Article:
   Data driven by individual data.
   Personalization plan using mentorship of
    13 students per teacher.
   Encouraging AP course very early so
    students learn to have confidence that it
    can be done.
    North Carolina’s “Judge Manning
   35 high schools were found to be
    ineffective based on test scores.
   Judge Manning ruled that this must
    change based on “principal
   Schools wondered how this could be
     What worked in 33 schools that
   Shared vision became focus of schools.
   Focused instruction and classroom
    assessment on expected learning
   Established collaborative work
   Provided professional development with
    accountability in observations.
   Empowered parents.

    Dr. Doug Eury, interview on October 27, 2007
What do you believe could “fix”
   “When reason and emotion collide,
   we go with our gut-roughly four out
   of five times.”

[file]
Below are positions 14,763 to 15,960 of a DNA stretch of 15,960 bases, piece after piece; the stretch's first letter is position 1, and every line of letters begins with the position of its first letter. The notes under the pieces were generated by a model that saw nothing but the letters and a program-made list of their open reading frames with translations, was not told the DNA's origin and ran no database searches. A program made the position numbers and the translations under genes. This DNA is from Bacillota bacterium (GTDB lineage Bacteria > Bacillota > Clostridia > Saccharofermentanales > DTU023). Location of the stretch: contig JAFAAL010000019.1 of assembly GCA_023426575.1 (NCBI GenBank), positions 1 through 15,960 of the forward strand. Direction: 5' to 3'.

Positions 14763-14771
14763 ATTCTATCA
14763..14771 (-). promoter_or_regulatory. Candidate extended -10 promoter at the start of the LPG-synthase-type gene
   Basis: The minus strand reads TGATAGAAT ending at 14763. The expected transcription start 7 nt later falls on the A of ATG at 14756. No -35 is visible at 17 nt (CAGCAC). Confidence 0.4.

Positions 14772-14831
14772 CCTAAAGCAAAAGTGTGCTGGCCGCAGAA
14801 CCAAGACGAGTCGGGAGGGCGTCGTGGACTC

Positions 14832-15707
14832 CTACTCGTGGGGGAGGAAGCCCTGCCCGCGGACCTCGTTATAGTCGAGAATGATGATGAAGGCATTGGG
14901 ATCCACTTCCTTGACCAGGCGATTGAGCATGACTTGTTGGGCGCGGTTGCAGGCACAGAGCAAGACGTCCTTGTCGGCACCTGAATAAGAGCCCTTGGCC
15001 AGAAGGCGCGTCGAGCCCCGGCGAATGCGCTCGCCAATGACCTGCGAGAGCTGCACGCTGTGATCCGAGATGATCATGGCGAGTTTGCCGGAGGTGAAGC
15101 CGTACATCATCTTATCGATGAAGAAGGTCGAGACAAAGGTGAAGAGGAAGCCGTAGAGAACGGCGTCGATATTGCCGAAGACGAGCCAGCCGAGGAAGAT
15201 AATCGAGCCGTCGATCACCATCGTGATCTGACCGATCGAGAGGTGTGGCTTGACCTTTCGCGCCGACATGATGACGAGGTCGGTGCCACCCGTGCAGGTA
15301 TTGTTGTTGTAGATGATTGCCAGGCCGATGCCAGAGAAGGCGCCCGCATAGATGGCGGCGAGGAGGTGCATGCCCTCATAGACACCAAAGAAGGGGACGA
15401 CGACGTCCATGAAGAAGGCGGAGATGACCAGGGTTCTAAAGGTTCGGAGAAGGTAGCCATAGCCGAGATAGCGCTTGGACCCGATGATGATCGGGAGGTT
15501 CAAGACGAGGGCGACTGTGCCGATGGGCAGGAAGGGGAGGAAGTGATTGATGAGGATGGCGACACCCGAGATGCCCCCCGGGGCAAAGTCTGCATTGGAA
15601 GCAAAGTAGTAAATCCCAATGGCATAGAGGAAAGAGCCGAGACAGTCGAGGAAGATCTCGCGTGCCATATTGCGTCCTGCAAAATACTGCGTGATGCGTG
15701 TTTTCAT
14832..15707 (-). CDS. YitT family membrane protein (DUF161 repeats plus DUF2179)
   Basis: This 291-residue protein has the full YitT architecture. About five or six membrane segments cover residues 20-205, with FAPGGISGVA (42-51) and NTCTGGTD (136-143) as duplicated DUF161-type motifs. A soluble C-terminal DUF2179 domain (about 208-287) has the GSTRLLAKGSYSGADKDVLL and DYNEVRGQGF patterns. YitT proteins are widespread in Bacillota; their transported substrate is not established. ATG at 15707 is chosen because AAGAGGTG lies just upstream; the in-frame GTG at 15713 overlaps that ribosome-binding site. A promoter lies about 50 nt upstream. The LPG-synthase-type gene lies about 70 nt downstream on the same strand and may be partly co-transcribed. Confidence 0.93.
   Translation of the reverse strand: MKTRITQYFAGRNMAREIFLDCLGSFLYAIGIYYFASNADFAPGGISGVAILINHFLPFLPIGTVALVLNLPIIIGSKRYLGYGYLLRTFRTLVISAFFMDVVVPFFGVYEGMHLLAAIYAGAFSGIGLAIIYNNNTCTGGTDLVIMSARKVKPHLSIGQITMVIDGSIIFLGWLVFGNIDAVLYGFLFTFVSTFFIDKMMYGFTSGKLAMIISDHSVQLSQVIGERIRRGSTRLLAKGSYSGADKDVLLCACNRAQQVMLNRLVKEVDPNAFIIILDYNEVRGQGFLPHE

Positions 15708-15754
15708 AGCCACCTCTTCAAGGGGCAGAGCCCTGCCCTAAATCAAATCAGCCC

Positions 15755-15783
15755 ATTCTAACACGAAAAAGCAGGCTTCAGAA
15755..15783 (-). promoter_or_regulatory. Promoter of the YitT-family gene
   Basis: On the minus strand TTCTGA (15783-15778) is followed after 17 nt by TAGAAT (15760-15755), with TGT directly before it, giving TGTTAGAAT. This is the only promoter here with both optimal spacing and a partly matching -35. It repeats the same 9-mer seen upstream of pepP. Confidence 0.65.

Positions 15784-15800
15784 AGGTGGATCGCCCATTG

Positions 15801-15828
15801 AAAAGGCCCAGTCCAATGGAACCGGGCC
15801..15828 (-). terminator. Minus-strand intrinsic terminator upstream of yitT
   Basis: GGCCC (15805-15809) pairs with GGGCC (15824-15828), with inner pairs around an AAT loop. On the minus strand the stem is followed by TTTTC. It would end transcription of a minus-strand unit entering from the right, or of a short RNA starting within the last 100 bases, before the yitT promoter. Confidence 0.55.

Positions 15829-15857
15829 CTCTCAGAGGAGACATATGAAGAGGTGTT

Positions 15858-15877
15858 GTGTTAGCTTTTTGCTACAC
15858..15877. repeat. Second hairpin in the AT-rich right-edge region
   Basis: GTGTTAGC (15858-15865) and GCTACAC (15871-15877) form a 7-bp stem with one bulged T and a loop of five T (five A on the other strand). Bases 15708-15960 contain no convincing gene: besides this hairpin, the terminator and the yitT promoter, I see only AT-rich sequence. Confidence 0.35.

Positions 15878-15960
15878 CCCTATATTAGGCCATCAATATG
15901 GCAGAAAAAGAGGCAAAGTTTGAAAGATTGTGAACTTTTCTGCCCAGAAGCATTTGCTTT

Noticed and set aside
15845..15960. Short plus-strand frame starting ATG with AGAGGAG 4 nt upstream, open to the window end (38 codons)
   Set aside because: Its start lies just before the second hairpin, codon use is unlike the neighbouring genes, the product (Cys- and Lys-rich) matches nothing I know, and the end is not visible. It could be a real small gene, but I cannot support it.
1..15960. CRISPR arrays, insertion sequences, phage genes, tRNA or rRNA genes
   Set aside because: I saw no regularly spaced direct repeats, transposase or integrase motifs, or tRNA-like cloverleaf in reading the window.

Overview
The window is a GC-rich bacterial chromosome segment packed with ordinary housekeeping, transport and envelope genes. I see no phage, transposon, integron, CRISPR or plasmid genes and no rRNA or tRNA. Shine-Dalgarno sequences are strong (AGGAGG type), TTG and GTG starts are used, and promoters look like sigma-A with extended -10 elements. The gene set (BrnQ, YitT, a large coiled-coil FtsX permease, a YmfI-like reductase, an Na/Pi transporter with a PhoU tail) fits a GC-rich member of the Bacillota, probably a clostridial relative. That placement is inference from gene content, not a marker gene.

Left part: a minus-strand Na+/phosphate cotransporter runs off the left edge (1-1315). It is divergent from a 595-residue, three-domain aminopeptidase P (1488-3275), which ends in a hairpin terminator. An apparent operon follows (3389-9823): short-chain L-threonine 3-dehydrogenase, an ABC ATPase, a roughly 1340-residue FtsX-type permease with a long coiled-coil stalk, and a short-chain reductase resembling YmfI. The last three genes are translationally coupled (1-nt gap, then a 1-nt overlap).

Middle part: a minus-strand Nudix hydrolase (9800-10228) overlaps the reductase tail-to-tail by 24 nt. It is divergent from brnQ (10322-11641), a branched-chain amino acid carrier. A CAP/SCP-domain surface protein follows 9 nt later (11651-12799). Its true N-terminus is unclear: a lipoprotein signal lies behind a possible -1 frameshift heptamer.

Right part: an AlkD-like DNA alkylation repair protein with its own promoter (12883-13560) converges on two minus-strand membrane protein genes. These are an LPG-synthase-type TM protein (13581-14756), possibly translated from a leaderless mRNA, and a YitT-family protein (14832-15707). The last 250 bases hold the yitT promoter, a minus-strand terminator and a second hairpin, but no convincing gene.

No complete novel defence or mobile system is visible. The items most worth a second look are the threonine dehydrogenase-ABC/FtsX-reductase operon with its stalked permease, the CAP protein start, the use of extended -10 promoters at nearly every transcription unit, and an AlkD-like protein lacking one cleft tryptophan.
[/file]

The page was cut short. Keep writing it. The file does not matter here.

Ellis Cose, Newsweek, Obama: Go on Offense, October 29, 2007, p. 39
                   1. Leadership
“Leadership today is about moving an
  organization away from the status
  quo and toward a new order, to
  envision life as it might be versus life
  as it could be.”

Stephen Davis “Influencing Transformative Learning for Leaders” ,
The School Administrator, September 2006
     1930’s Eight Year Study
30 selected high schools were freed from
the traditional college entrance
requirements and were allowed to develop
their own “home grown” goals.
 • Agreed with colleges to waive traditional
   entrance requirements and use alternative
   evidence of achievement.
 • Studied the students for eight years through
   college and in first four years beyond college.
 • Students performed at higher levels both in
   academics and civic involvement.
James Nehring, Phi Delta Kappan, February 2007, P.425
Conspiracy Theory Lessons for Leaders from Two Centuries of School
                   Fear saying yes
             to all legitimate requests.
      Dare to stay on track with your